Hello Neighbors


Hello Neighbors, I'm Tiffany Boyd-Hodgson, wife, mother of 4, and scientist. I grew up in the Texas Hill Country and have lived and worked in Canada and on both U.S. coasts. My family and I love living in San Marcos. Not a day goes by that we are not grateful and take the time to marvel at the natural wonders of Southern California. 


Everywhere I have lived, I have aimed to make a difference in my local community. Whether I was volunteering to help domestic violence survivors, raising money for human trafficking victims, founding an educational group to teach kids about science, leading a PTO, or being elected to my local school board, I'm not one to sit around and wait for problems to solve themselves. When I see a need in my community, I listen, I plan, I roll up my sleeves, and I get to work.


I grew up in a conservative, single-parent home. My mother worked long hours as a secretary to make ends meet. Sometimes they did, sometimes they didn't. From here, I learned the value of hard work and how financially difficult it can be for single-parent households to meet their family's basic needs. My father and stepmother were heavily involved in local civics. They founded a local Methodist church and my father served as mayor of a then, small Texas town. From them, I learned the value of public service and giving back to my community. When my stepfather came into our lives, I gained two more brothers and a clan of aunts and uncles. His family taught me how important it is for families to stick together and take care of one another. That remains our family motto.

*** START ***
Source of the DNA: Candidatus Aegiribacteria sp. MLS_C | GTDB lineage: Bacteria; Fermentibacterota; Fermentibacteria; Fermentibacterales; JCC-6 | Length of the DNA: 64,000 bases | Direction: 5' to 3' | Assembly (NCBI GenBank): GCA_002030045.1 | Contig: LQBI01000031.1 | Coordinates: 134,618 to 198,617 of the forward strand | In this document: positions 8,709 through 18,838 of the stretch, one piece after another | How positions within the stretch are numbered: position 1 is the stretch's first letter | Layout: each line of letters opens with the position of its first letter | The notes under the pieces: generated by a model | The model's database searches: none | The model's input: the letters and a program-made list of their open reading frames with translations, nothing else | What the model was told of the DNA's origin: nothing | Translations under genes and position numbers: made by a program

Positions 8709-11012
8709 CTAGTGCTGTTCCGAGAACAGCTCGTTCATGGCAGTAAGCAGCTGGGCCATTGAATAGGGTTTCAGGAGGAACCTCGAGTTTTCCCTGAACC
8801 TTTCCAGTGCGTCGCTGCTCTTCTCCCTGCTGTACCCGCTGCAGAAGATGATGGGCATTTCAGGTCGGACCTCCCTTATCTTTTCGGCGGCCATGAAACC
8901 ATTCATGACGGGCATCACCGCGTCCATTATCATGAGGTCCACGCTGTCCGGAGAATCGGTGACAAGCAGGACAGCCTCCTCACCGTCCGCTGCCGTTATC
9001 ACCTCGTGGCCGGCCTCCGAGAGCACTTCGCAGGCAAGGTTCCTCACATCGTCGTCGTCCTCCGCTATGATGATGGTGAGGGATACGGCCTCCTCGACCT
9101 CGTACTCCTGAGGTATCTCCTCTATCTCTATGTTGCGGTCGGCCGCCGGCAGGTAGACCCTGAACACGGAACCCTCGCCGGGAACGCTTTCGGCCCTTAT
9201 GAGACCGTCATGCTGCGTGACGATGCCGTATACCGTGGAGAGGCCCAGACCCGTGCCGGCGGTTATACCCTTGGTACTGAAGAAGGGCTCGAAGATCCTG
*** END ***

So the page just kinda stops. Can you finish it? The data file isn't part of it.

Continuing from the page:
Volunteer work with domestic violence and human trafficking survivors, and shepherding my children through school systems ill-equipped to manage learning differences and gender differences has honed my resolve to advocate for the vulnerable. 

Serving as an elected school board member further taught me how to listen to underserved members of my community and implement solutions that promote equity. It also taught me to find common ground across all political stripes, and that folks with different ideas of how to reach a goal, can still work together to achieve that outcome if we keep our eyes on the prize.